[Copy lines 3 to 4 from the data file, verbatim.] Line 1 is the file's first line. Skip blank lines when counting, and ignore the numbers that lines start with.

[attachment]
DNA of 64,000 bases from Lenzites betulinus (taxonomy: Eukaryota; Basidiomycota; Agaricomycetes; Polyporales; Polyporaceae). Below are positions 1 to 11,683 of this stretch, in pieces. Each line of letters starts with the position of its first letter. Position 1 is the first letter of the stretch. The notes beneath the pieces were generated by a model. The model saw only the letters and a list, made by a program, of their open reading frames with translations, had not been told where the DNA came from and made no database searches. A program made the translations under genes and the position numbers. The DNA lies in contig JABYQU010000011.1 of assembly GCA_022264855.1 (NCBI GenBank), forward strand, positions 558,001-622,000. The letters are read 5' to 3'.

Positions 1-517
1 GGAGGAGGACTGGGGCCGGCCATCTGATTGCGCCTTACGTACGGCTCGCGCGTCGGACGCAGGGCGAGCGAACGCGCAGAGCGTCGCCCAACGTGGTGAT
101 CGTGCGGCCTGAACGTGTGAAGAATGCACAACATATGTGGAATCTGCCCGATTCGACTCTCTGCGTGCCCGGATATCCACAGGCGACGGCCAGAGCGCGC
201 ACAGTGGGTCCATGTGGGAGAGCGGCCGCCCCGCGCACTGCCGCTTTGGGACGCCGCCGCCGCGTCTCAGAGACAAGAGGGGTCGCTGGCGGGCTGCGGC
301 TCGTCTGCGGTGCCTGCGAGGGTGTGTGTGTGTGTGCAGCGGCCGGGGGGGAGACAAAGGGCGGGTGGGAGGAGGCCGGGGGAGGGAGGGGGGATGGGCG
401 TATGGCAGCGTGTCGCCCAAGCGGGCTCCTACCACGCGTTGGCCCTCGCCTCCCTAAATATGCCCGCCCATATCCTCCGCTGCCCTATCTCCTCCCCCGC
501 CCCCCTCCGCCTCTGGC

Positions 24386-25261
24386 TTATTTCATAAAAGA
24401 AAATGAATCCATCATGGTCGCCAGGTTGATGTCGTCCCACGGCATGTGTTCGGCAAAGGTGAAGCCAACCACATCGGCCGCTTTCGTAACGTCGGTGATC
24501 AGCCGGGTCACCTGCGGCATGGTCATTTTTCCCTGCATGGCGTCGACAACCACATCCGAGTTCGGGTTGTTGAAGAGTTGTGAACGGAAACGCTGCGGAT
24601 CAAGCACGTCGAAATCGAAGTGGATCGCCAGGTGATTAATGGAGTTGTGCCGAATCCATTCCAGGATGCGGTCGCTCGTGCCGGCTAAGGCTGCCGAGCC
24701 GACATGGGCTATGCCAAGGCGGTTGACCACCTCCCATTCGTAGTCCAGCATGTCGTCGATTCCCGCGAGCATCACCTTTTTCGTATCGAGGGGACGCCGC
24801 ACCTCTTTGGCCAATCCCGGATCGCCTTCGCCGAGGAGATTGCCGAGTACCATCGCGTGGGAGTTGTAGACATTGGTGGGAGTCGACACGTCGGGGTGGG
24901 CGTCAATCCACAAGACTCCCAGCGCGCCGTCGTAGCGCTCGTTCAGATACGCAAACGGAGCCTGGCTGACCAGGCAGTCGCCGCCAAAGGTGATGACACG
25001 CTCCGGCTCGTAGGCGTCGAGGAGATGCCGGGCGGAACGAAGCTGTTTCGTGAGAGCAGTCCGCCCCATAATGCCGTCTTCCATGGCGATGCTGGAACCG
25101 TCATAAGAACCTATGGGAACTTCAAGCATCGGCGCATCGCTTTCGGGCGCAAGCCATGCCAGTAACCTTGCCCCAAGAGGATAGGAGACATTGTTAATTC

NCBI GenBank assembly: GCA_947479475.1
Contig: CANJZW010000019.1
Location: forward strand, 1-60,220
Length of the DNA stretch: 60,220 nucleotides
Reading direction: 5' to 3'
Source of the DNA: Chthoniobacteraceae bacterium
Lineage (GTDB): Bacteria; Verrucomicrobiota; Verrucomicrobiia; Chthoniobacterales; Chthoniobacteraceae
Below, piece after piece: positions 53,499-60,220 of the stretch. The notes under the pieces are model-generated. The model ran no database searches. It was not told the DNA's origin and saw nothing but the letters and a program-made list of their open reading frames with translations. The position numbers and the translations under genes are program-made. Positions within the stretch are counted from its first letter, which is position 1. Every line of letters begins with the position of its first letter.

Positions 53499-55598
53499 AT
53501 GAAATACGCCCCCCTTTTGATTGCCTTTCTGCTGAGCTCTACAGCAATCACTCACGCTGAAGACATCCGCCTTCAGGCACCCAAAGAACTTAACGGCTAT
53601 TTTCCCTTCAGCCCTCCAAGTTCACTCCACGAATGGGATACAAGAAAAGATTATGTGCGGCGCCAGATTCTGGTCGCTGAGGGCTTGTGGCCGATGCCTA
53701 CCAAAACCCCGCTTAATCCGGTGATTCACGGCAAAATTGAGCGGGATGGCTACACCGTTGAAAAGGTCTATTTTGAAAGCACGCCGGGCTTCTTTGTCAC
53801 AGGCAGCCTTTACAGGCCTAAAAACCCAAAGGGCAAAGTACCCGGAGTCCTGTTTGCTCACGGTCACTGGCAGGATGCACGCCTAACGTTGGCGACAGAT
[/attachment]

1 GGAGGAGGACTGGGGCCGGCCATCTGATTGCGCCTTACGTACGGCTCGCGCGTCGGACGCAGGGCGAGCGAACGCGCAGAGCGTCGCCCAACGTGGTGAT
101 CGTGCGGCCTGAACGTGTGAAGAATGCACAACATATGTGGAATCTGCCCGATTCGACTCTCTGCGTGCCCGGATATCCACAGGCGACGGCCAGAGCGCGC